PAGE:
And I thought about growing up in the Golden State, how all those rags-to-riches stories and heroes became part of the mythology that somehow inspired me to believe that big ideas and success were possible for me too. Not plausible, but possible. Las Vegas. The Gold Rush. The Hearst Publication Empire. Hollywood. Silicon Valley and the Internet. The Pacific Railway. SpaceShipOne. George Clooney who grew up in Kentucky. Even that Sriracha Sauce which started with a poor Vietnamese cook, or that mochi ice cream idea that came out of Little Tokyo. Even nutty ideas that seemed not to exist elsewhere: Playboy Mansion. Disneyland. Maybe they were improbable for models of success, but at least we were marinated in the message that we could become something in life, do something that impacted the world, we could think big and do really amazing things if we sacrificed and focused. We questioned. Billionaires? United Nations? Why not me? Why couldn’t I live under two dollars a day in Africa—I had to try, and I did.

And that was a fundamental difference: children in Chiapas didn’t grow up looking at the stars wondering if they could be astronauts or build empire companies. Technically this place (which so much natural resources that the entire Mexican nation sustains itself from drawing from Chiapas reserves) had a history which dated earlier than California, and yet… here we are in the “Third World” while the Golden State had an economy stronger than that of the country of France. I know, you can blame the American CIA for dirty tricks, but there’s got to be something more than that…

Diego, Javier, Gaby and Valerie

Advice About People I’m Writing For Myself

1. Collaboration often involves interdisciplinary teams, and I guess “interdisciplinary” means very different schools of thought. Some people demand order and punctuality, others need wide room for error. When there are preferences, cliques, rash judgments, and uncomfortable moments… most people immediately feel like they are the innocent party of unfortunate things happening to them. Keep in mind if someone is acting up, most of the time they aren’t intentionally trying to make your day suck. Oftentimes, thy truly perceive that some event happened that justifies their response…or…they just might be having an rough day. So give them the break they need. Mostly a lot of people do not feel adequately understood or acknowledged. When dealing with sentient beings with moods and emotions, it is good to *seek* to understand people, what informs why they act that way, and always interpret the best intention they have to offer.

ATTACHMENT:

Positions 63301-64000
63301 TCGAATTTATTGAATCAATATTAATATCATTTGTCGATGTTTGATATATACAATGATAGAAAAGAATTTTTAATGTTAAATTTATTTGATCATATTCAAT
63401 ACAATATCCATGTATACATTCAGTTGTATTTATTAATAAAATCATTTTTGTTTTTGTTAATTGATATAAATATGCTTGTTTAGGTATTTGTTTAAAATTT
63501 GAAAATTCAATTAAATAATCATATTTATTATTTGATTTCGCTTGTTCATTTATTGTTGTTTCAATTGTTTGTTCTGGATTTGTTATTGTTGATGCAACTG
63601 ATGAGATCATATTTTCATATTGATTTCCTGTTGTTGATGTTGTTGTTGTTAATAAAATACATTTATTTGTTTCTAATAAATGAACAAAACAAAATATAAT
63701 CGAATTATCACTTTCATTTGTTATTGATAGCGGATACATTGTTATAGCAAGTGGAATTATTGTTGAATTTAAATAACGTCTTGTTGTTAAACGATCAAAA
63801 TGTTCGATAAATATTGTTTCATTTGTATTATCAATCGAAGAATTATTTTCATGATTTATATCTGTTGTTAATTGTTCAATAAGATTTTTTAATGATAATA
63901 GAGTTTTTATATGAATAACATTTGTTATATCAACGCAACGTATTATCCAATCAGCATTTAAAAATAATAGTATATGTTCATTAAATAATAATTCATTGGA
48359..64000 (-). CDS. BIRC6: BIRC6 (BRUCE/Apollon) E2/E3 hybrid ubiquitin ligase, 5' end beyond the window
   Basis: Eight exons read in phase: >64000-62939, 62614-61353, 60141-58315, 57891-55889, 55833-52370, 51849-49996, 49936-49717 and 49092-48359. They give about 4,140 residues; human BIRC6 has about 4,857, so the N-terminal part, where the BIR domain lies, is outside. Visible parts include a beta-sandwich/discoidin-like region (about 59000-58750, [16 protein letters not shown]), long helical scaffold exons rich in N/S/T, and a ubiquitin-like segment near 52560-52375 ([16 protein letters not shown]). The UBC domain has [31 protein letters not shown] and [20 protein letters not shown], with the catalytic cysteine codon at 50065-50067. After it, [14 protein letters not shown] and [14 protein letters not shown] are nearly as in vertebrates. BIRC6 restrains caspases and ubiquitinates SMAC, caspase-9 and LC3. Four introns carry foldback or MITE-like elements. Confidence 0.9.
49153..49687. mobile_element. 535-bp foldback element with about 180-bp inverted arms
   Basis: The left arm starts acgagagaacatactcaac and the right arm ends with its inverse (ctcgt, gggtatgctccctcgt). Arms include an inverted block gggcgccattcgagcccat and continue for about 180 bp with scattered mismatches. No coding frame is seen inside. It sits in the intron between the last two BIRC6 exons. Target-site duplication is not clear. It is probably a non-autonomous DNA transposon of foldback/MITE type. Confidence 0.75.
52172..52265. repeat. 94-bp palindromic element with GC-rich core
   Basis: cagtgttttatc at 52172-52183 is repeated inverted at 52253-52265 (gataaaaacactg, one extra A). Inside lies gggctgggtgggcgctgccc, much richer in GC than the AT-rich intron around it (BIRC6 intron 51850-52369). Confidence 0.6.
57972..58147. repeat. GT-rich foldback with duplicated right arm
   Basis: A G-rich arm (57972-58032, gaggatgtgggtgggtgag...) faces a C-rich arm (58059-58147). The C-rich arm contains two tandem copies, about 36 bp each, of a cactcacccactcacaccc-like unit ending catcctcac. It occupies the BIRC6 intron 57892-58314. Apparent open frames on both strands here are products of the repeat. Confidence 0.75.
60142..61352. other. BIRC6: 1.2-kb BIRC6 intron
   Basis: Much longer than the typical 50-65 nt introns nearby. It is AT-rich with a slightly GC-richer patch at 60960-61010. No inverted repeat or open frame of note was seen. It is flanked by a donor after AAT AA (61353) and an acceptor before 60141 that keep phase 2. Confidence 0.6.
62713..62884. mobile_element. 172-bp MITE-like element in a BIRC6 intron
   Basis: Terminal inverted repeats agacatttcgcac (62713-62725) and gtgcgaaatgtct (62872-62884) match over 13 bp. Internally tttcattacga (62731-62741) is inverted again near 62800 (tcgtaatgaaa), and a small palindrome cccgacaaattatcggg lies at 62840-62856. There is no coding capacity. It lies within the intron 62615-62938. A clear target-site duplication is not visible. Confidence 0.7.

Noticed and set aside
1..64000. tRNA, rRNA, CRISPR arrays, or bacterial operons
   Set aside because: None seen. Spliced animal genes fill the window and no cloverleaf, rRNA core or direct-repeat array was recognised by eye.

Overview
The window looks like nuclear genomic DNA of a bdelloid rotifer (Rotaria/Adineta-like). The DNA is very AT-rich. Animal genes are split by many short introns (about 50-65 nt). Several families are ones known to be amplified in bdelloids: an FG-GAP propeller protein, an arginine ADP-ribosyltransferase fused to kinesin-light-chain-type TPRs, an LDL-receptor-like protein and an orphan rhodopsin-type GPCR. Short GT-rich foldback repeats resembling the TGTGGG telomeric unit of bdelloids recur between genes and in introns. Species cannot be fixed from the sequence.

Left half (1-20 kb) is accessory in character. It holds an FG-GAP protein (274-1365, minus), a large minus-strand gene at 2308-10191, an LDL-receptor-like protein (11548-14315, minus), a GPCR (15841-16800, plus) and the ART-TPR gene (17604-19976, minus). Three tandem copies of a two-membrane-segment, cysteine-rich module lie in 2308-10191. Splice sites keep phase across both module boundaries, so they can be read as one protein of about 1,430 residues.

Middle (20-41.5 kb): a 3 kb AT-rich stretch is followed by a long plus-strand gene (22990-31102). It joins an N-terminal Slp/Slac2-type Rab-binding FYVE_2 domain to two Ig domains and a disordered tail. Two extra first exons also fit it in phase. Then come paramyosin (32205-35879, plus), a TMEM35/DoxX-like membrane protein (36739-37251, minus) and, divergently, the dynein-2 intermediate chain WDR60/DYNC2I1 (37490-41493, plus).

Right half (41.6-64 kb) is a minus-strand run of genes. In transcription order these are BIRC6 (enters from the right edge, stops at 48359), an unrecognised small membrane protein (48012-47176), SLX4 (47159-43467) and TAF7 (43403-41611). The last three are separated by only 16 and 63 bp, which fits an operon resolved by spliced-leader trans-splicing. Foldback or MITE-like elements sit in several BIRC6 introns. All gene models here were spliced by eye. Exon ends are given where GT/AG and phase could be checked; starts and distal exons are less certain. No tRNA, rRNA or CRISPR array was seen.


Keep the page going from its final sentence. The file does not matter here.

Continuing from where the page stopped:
2. When there is a trying circumstance viewed from several different perspectives, there is usually a kernel of truth—but often slightly exaggerated or with certain pieces missing—in what every one thinks of each other. They are simply seeing things through a mental filter. Most of the time when someone sets up a case, you really can’t deny that side of the story. But I notice that once people start framing others in a certain light, they will continue to seek evidence to support that even if the context has changed and the person is no longer acting that way. We forget that everyone is adjusting to a new place, in the process of learning about life, undergoing other issues, minor adjustments, changes…some have an identity to defend, others are more easygoing. We want to believe in characteristics, that that person is just “that way” but it helps me more to believe that someone acted that way under x, y, z context… that when a circumstance changes, a persons actions also change.